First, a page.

Ueda K, Takura T, Fujikoshi S, Meyers J, Nagar SP, Enomoto H. Long-term pain management and health care resource use among an employed population in Japan with knee osteoarthritis combined with low back pain. Pain Med. 2020 Dec 30;pnaa424. doi: 10.1093/pm/pnaa424.


OBJECTIVE: Assess long-term comorbidity burden and pain management patterns among working-age patients with knee osteoarthritis (KOA) only without low back pain (LBP) (KOA-noLBP) and patients with KOA plus LBP (KOA+LBP) in Japan.

METHODS: Retrospective claims data analyses were conducted on data from the Japan Medical Data Center (JMDC) database. Adult patients (≥40 years) with a diagnosis of knee osteoarthritis (KOA) (January 1, 2011-December 31, 2012) and 5 years of follow-up were evaluated. The first claim with a KOA diagnosis defined the index date. Longitudinal pain management patterns were assessed in both cohorts.

RESULTS: Overall, 1,828 patients met study criteria (717 with KOA-noLBP; 1,111 with KOA+LBP). The mean age of patients with KOA-noLBP was 52.1 years, and that of patients with KOA+LBP was 53.1 years, with more females in the KOA+LBP cohort (49.4% vs. 55.0%). Regardless of cohort, >90% of patients received pharmacological intervention during the 5-year follow-up period. The most common regimen first received was either topical or oral nonsteroidal anti-inflammatory drugs. A higher mean number of pharmaceutical treatments were received by patients in the KOA+LBP cohort (3.6) than by patients in the KOA-noLBP cohort (2.7) during the follow-up period. Regardless of cohort, most of the direct medical cost was derived from medication.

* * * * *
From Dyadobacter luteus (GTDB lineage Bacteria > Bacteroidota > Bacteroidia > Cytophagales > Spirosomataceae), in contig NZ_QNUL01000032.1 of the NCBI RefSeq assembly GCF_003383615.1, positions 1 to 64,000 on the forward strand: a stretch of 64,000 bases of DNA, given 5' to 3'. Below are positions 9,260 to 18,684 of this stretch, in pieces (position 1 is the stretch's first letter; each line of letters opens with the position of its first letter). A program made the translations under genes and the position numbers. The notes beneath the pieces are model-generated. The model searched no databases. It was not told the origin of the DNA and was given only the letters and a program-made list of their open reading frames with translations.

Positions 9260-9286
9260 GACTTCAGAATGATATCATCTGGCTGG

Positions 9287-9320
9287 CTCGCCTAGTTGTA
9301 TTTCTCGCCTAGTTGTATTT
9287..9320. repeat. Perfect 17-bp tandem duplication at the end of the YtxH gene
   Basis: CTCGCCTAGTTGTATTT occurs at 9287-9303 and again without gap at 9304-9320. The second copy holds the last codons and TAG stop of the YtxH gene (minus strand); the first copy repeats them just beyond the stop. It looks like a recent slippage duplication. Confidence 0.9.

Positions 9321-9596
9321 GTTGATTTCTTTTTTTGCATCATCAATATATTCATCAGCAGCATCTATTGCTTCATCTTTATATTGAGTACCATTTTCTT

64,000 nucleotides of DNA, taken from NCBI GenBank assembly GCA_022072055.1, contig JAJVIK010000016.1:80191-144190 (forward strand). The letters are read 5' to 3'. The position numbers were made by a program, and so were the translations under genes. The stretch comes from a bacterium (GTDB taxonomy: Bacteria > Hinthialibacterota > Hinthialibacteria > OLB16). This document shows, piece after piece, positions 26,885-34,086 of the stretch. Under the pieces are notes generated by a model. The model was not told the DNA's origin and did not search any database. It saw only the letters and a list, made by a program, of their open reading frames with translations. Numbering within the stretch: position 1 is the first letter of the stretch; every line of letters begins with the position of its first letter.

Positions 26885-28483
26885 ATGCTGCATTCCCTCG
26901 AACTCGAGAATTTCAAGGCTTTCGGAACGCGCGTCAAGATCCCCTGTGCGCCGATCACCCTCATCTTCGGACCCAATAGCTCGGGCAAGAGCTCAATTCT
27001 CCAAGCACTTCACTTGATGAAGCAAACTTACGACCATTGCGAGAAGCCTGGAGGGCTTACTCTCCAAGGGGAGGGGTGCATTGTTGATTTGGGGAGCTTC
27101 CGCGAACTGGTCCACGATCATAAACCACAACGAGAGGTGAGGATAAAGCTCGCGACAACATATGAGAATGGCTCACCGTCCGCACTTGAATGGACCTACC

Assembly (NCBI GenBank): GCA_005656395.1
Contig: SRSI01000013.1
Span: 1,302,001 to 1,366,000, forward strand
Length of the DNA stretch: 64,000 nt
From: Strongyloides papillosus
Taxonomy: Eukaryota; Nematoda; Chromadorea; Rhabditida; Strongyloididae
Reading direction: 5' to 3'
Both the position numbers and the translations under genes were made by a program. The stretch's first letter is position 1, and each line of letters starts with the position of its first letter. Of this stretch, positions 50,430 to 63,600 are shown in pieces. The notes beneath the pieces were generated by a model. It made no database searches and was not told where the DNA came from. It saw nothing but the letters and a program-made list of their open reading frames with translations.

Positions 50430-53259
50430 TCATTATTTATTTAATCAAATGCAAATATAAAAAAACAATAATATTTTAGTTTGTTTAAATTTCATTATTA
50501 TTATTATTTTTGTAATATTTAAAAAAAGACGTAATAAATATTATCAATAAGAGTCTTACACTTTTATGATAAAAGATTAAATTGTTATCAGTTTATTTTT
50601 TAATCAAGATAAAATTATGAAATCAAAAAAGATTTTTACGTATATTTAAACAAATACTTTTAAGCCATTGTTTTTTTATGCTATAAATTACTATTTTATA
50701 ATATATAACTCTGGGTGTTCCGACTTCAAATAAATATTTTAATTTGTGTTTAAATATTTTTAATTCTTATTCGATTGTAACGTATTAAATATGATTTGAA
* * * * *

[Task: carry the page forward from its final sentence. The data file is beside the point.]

CONCLUSION: This study demonstrates that a greater proportion of the JMDC population of working individuals with KOA were comorbid with LBP and received pain-related treatment in the long-term perspective relative to patients with KOA without LBP. Appropriate pain management for both KOA and LBP would be key for effective resource utilization in an aging society facing socioeconomic burdens.

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